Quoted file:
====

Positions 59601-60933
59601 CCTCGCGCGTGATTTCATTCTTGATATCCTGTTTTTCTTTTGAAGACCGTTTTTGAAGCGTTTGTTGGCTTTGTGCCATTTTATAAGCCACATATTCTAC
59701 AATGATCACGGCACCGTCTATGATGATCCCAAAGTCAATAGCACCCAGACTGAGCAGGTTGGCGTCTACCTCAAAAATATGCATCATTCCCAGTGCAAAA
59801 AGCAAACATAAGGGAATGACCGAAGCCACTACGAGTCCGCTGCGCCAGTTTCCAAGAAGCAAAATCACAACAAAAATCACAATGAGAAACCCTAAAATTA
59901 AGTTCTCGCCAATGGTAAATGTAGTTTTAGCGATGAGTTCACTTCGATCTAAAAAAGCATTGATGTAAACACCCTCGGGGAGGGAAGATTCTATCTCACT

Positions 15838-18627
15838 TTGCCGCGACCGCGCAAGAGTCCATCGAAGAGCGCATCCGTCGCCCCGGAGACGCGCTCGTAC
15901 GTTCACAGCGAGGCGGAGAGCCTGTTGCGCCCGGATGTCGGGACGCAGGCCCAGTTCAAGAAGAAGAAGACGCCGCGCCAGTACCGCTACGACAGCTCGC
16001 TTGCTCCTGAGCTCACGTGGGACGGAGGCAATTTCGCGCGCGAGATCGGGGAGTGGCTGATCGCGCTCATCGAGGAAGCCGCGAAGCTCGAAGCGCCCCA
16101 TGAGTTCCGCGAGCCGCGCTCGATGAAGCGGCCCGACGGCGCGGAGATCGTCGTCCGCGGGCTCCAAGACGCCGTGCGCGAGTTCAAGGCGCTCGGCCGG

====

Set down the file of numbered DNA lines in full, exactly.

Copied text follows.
Positions 59601-60933
59601 CCTCGCGCGTGATTTCATTCTTGATATCCTGTTTTTCTTTTGAAGACCGTTTTTGAAGCGTTTGTTGGCTTTGTGCCATTTTATAAGCCACATATTCTAC
59701 AATGATCACGGCACCGTCTATGATGATCCCAAAGTCAATAGCACCCAGACTGAGCAGGTTGGCGTCTACCTCAAAAATATGCATCATTCCCAGTGCAAAA
59801 AGCAAACATAAGGGAATGACCGAAGCCACTACGAGTCCGCTGCGCCAGTTTCCAAGAAGCAAAATCACAACAAAAATCACAATGAGAAACCCTAAAATTA
59901 AGTTCTCGCCAATGGTAAATGTAGTTTTAGCGATGAGTTCACTTCGATCTAAAAAAGCATTGATGTAAACACCCTCGGGGAGGGAAGATTCTATCTCACT

Positions 15838-18627
15838 TTGCCGCGACCGCGCAAGAGTCCATCGAAGAGCGCATCCGTCGCCCCGGAGACGCGCTCGTAC
15901 GTTCACAGCGAGGCGGAGAGCCTGTTGCGCCCGGATGTCGGGACGCAGGCCCAGTTCAAGAAGAAGAAGACGCCGCGCCAGTACCGCTACGACAGCTCGC
16001 TTGCTCCTGAGCTCACGTGGGACGGAGGCAATTTCGCGCGCGAGATCGGGGAGTGGCTGATCGCGCTCATCGAGGAAGCCGCGAAGCTCGAAGCGCCCCA
16101 TGAGTTCCGCGAGCCGCGCTCGATGAAGCGGCCCGACGGCGCGGAGATCGTCGTCCGCGGGCTCCAAGACGCCGTGCGCGAGTTCAAGGCGCTCGGCCGG